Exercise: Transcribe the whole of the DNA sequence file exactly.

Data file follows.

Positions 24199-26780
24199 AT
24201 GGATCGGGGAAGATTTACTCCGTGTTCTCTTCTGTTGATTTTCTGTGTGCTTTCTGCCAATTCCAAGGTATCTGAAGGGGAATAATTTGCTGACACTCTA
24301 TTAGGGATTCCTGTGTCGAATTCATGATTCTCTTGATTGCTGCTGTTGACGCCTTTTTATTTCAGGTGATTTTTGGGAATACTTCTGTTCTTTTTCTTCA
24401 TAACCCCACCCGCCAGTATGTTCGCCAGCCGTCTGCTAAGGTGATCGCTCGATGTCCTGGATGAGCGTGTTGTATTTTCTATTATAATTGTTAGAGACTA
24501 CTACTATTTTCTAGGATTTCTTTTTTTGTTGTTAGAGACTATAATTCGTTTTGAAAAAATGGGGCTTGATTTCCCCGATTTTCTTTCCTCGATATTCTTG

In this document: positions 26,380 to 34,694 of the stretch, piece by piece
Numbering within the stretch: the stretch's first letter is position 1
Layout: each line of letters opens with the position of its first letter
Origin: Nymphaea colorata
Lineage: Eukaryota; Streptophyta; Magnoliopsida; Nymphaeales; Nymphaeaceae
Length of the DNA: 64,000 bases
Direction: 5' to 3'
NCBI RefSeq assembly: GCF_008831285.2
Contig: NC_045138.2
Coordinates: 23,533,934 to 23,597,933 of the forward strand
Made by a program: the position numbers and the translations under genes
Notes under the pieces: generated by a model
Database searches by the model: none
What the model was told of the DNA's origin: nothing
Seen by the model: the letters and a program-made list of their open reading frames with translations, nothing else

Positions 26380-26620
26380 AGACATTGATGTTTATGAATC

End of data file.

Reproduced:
Positions 24199-26780
24199 AT
24201 GGATCGGGGAAGATTTACTCCGTGTTCTCTTCTGTTGATTTTCTGTGTGCTTTCTGCCAATTCCAAGGTATCTGAAGGGGAATAATTTGCTGACACTCTA
24301 TTAGGGATTCCTGTGTCGAATTCATGATTCTCTTGATTGCTGCTGTTGACGCCTTTTTATTTCAGGTGATTTTTGGGAATACTTCTGTTCTTTTTCTTCA
24401 TAACCCCACCCGCCAGTATGTTCGCCAGCCGTCTGCTAAGGTGATCGCTCGATGTCCTGGATGAGCGTGTTGTATTTTCTATTATAATTGTTAGAGACTA
24501 CTACTATTTTCTAGGATTTCTTTTTTTGTTGTTAGAGACTATAATTCGTTTTGAAAAAATGGGGCTTGATTTCCCCGATTTTCTTTCCTCGATATTCTTG

In this document: positions 26,380 to 34,694 of the stretch, piece by piece
Numbering within the stretch: the stretch's first letter is position 1
Layout: each line of letters opens with the position of its first letter
Origin: Nymphaea colorata
Lineage: Eukaryota; Streptophyta; Magnoliopsida; Nymphaeales; Nymphaeaceae
Length of the DNA: 64,000 bases
Direction: 5' to 3'
NCBI RefSeq assembly: GCF_008831285.2
Contig: NC_045138.2
Coordinates: 23,533,934 to 23,597,933 of the forward strand
Made by a program: the position numbers and the translations under genes
Notes under the pieces: generated by a model
Database searches by the model: none
What the model was told of the DNA's origin: nothing
Seen by the model: the letters and a program-made list of their open reading frames with translations, nothing else

Positions 26380-26620
26380 AGACATTGATGTTTATGAATC